Q: What is your favorite book?
Right now, I’m reading The Overstory by Richard Powers, which is an amazing story about the natural world and our place in it. From the business world, The Lean Startup by Eric Ries gave me permission to launch our business before it was perfect, which was a gift. For sheer fun and a good story, it’s hard to beat Daisy Jones and the Six by Taylor Jenkins Reid.
Q: Do you use any specific method or system to run daily operations?
My sister, Alison, runs our operations, taking in and cleaning empty bottles, managing inventory, and shipping out refills and new orders. She has it down to a science. My day is a little different. Like much of our team, I work from home. Our remote teams are all over the country, so I approach each day with adaptability and flexibility, knowing that I have to adjust my schedule from day to day to keep the team moving. No day is typical.
Q: Why did you choose your present industry at this time?
There was just such a need. Working in non-profits, I’ve always had the desire to help and make a difference. Living in the Bahamas and seeing all of the plastic waste, and then taking stock of own family’s behaviors in terms of consumption and use of single-use plastics, I realized that someone had to do something. In this case, I decided that someone had to be me. And my something is Plaine Products, with a reuse approach to consumer personal care products. It is exciting to be an entrepreneur working in an eco-friendly business because there are so many of us brainstorming, working hard, and collaborating across so many different industries. We are all working for our own individual business, but for the common good as well.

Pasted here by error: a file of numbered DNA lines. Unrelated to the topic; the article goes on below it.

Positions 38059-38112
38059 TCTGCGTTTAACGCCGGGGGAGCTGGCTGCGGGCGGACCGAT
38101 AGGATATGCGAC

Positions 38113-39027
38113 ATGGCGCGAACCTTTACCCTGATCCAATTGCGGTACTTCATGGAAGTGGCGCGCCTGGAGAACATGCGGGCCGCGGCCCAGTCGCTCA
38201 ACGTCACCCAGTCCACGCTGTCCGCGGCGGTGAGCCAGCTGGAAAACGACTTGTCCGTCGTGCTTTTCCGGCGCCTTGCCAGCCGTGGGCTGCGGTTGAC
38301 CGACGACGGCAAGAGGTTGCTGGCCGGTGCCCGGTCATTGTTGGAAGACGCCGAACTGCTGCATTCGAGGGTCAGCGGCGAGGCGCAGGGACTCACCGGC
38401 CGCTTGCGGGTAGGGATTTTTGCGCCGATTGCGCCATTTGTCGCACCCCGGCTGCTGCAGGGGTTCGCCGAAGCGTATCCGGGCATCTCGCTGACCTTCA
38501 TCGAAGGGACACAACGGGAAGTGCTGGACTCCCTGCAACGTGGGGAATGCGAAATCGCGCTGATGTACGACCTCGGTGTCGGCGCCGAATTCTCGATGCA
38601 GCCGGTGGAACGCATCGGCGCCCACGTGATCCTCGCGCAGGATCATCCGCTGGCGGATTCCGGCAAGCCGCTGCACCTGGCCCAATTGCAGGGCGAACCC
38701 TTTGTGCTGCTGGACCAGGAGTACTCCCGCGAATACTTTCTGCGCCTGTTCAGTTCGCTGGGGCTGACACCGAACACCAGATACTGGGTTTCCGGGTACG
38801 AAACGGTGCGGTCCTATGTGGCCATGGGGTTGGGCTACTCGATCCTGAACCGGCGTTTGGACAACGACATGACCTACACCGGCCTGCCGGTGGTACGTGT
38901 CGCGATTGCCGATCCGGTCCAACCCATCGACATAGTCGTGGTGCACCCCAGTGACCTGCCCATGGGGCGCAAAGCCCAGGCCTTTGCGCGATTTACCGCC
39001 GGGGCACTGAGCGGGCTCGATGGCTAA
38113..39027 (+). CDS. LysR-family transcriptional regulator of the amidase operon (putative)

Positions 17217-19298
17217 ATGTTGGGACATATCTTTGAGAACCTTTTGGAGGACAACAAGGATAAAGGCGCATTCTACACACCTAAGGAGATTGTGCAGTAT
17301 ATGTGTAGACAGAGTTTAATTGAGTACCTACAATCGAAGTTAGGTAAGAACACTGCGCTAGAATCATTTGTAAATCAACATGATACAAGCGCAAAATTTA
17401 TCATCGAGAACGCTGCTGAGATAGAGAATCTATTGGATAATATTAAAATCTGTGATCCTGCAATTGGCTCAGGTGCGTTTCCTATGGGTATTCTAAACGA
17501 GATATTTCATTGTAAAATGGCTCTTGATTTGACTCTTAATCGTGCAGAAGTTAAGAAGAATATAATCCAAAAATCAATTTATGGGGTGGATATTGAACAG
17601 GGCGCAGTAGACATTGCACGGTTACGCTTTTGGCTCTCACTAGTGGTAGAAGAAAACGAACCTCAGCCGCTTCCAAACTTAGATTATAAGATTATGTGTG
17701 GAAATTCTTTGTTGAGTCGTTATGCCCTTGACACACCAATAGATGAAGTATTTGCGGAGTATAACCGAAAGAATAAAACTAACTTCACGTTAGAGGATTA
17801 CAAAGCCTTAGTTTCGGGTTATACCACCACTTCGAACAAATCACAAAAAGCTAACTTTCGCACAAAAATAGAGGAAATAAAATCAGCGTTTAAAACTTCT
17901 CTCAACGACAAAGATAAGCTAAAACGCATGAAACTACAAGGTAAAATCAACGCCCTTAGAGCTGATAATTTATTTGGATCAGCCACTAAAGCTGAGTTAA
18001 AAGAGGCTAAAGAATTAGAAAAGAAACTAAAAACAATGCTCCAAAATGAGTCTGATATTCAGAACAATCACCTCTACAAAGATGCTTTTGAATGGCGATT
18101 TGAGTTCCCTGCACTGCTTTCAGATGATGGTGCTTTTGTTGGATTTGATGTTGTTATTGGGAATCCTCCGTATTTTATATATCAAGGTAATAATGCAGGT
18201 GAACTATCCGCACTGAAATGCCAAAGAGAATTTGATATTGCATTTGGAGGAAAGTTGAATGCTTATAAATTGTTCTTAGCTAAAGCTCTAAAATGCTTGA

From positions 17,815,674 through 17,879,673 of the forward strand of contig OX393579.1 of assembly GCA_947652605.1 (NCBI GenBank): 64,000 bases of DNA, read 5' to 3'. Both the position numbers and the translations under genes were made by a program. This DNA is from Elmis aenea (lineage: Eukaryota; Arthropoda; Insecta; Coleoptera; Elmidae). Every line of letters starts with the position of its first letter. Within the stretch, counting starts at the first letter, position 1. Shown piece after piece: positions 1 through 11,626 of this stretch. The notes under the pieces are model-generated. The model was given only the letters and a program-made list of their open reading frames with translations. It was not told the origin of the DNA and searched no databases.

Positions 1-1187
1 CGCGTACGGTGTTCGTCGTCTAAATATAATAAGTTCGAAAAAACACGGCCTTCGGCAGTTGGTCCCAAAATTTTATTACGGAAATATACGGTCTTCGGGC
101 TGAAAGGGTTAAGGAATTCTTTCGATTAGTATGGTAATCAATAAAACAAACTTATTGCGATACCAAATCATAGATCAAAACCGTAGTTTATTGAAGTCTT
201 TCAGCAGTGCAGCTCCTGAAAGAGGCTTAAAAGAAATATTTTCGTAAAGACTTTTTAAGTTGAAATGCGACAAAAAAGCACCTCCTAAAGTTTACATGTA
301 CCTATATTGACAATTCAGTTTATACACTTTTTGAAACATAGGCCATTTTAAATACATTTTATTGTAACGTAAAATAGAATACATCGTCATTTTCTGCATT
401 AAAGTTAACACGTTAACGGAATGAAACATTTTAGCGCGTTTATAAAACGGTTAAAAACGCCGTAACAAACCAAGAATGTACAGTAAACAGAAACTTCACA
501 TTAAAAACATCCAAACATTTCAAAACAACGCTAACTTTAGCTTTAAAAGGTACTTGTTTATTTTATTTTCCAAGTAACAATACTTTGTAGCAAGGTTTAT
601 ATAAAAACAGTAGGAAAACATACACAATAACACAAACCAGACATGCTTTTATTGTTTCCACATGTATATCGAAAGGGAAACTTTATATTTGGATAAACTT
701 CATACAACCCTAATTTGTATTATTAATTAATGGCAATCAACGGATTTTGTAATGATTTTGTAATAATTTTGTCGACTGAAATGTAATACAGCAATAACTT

Q: What is the best/worst moment you can remember in your career?
The day we realized our beta test bottles, which we thought were stainless steel, were rusting. It meant going back to the drawing board on packaging and a launch delay when we were so close. It would have been easy to give up at that point, but we didn’t and were able to launch six months later successfully. Two weeks after our launch, the first people neither my sister nor I knew purchased shampoo from our website. That was a great day. I’m glad that we pushed through our initial set back to get to that point.
Q: Looking back – if you could advise a younger version of yourself to do something different – what would it be?
I have not had a clear career trajectory. Starting out in the foundation world, moving to work in environmental education and nonprofit consulting, and then starting a business doesn’t seem like a logical sequence of events. When I was younger, I worried more about where I was going and how I was going to get there. I wanted to have a plan and then follow it. But I’ve learned you can make opportunities by working hard and being willing to put yourself in uncomfortable positions to learn. My diverse experience has been an asset as an entrepreneur and has given me the confidence to make the leap into starting a business.